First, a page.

Vulnerable CI/CD Pipelines

Jenkins Vulnerability: DevSecOps, CI/CD and Other Trendy Words

The recent vulnerability, CVE-2024-23897, has thrust Jenkins into the spotlight reigniting discussions about its role in the DevOps world. Jenkins still holds on to 44% of the market share and has more than 75,000 servers exposed to the internet. This prevalence in CI/CD pipelines means that vulnerabilities can disrupt workflows across countless projects and organizations. Furthermore, it prompts a reevaluation of dependency management and the security of third-party plugins, which are often the Achilles’ heel of otherwise secure systems.


However, the landscape is shifting.

Newer entrants like GitHub Actions, GitLab CI/CD, ADO and CircleCI are making waves, offering streamlined experiences that resonate with users seeking efficiency and simplicity. These platforms appeal to those who prefer spending less time on configuration and more on development., Or as some users put it: using Jenkins is already a full-time job so choose anything else. Groovy just isn’t groovy.

Despite the criticisms, Jenkins remains in use in many enterprise environments, often due to its established presence and the specific functionalities it offers through its extensive plugin ecosystem.


Speaking of Plugins

Sure, everyone is well aware of how much flexibility plugins provide and how essential they are for the ‘true Jenkins experience’. But what happens when you try to update Jenkins because of a security vulnerability? 

Initially, you might think it’s as simple as updating to the new version. However, you can quickly encounter issues with plugin compatibility. For instance, you might find that one plugin needs an update to work with the new Jenkins version, but another dependent plugin is stuck on an older version awaiting updates from its maintainer. This could force you into choosing an intermediate Jenkins version that doesn’t fully address the security concerns. Furthermore, discovering reliance on a deprecated plugin complicates matters further, especially if there are no immediate updates planned and no suitable alternatives that offer the same functionality.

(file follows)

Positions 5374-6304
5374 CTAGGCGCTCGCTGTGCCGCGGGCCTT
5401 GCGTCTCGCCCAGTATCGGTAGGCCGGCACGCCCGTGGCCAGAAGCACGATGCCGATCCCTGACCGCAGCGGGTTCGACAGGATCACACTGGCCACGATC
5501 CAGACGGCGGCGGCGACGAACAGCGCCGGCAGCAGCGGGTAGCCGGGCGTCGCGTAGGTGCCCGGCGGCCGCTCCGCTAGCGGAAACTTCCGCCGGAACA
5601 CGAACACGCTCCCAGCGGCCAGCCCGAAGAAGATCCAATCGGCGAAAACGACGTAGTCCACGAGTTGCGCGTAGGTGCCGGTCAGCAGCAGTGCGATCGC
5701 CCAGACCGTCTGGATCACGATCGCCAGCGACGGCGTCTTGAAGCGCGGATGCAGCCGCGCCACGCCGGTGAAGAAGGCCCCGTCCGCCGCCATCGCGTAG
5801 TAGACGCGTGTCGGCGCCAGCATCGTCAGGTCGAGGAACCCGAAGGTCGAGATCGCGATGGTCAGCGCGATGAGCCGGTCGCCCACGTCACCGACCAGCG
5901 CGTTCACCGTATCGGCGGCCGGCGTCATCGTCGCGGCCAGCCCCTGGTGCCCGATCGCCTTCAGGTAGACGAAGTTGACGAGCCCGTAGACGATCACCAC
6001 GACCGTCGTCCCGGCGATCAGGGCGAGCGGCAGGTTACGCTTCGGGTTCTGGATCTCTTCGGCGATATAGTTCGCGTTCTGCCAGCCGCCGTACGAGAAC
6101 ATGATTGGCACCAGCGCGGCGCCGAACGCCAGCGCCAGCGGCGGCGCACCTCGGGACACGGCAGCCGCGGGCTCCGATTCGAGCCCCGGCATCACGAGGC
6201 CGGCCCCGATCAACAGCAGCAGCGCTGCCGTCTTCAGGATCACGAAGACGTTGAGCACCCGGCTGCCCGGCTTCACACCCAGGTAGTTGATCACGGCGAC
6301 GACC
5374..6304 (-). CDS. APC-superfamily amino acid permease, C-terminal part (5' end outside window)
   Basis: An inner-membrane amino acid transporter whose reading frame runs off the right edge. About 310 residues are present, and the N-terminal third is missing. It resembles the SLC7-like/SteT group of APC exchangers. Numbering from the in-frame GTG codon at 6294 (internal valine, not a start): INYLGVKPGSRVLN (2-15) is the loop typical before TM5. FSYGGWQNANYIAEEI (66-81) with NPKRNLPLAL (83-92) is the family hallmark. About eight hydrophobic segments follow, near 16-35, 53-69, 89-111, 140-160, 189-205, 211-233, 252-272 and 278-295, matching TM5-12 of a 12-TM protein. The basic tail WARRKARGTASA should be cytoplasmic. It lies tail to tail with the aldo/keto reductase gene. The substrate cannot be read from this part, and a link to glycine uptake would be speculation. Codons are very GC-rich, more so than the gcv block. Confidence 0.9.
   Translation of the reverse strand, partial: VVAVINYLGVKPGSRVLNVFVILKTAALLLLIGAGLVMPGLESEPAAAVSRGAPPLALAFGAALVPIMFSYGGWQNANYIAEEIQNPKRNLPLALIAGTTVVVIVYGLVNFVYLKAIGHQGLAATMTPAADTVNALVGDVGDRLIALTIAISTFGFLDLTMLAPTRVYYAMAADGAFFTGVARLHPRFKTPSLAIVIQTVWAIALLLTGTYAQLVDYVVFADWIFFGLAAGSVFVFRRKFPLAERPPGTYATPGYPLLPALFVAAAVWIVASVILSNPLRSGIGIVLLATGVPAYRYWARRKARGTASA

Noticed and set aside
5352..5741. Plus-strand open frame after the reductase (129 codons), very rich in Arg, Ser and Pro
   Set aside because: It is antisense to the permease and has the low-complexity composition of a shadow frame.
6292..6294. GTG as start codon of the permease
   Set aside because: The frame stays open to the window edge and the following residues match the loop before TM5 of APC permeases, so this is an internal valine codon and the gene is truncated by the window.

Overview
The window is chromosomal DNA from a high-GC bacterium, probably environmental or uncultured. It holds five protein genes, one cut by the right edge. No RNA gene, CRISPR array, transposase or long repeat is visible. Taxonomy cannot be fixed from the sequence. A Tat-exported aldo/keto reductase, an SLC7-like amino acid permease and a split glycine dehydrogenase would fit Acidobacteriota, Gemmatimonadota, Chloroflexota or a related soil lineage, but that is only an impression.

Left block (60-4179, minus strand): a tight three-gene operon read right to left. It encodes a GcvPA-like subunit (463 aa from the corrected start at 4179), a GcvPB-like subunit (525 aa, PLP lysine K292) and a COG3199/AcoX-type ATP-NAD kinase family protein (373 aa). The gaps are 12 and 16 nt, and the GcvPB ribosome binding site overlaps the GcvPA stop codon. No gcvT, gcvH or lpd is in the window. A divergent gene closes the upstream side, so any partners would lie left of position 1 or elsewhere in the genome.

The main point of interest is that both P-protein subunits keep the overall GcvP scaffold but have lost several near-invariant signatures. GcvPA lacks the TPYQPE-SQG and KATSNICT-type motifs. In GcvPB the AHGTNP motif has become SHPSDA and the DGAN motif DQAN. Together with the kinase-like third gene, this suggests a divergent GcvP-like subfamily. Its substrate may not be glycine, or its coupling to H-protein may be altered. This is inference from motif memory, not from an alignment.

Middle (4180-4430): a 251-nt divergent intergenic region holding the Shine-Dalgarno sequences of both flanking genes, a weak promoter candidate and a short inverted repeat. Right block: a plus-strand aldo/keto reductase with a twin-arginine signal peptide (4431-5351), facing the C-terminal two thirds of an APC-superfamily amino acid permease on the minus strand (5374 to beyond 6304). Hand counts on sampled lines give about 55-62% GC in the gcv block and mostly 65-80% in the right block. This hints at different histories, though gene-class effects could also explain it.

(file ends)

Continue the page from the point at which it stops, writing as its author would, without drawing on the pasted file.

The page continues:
The consensus in the community is that it’s not really about the tool it’s more about the concept. Jenkins is just one way to get things done. All these CI/CD tools pretty much aim for the same goals. Choose what fits your setup, but for those starting fresh, focus on more modern tools—they’re easier to start with and more enjoyable to use.

I Promised You DevSecOps

Peer reviews remain as one of the most crucial tools for maintaining integrity in open-source projects like Jenkins. The diligence of groups such as Sonar’s Vulnerability Research Team  is vital for spotting potential security risks before they’re exploited. Yet at the same time, once these vulnerabilities are made public attackers quickly develop exploits to target unpatched systems. This creates a race against time for DevSecOps and Security teams to apply patches, review configurations, and ensure that their CI/CD pipelines are not exposed.

All this talk about vulnerabilities brings security concerns back to a higher level. It’s a compelling reason to revisit two applicable practices (use big and scary words when discussing the current news with your management):

Shift Left with Security: Emphasize integrating security early in the software development life cycle, rather than treating it as an afterthought. By shifting security “left” (earlier in the development process), your team can identify and mitigate vulnerabilities before they become embedded in the final product.

Automate Security Practices: Automating security reviews and testing as part of the CI/CD pipeline is crucial. This includes employing tools for static and dynamic application security testing (SAST/DAST), software composition analysis (SCA), and infrastructure vulnerability scanning. Automation helps in early detection of vulnerabilities, ensuring they are addressed promptly.

Oh, I almost forgot: patch your Jenkins to 2.442 and LTS 2.426.3.

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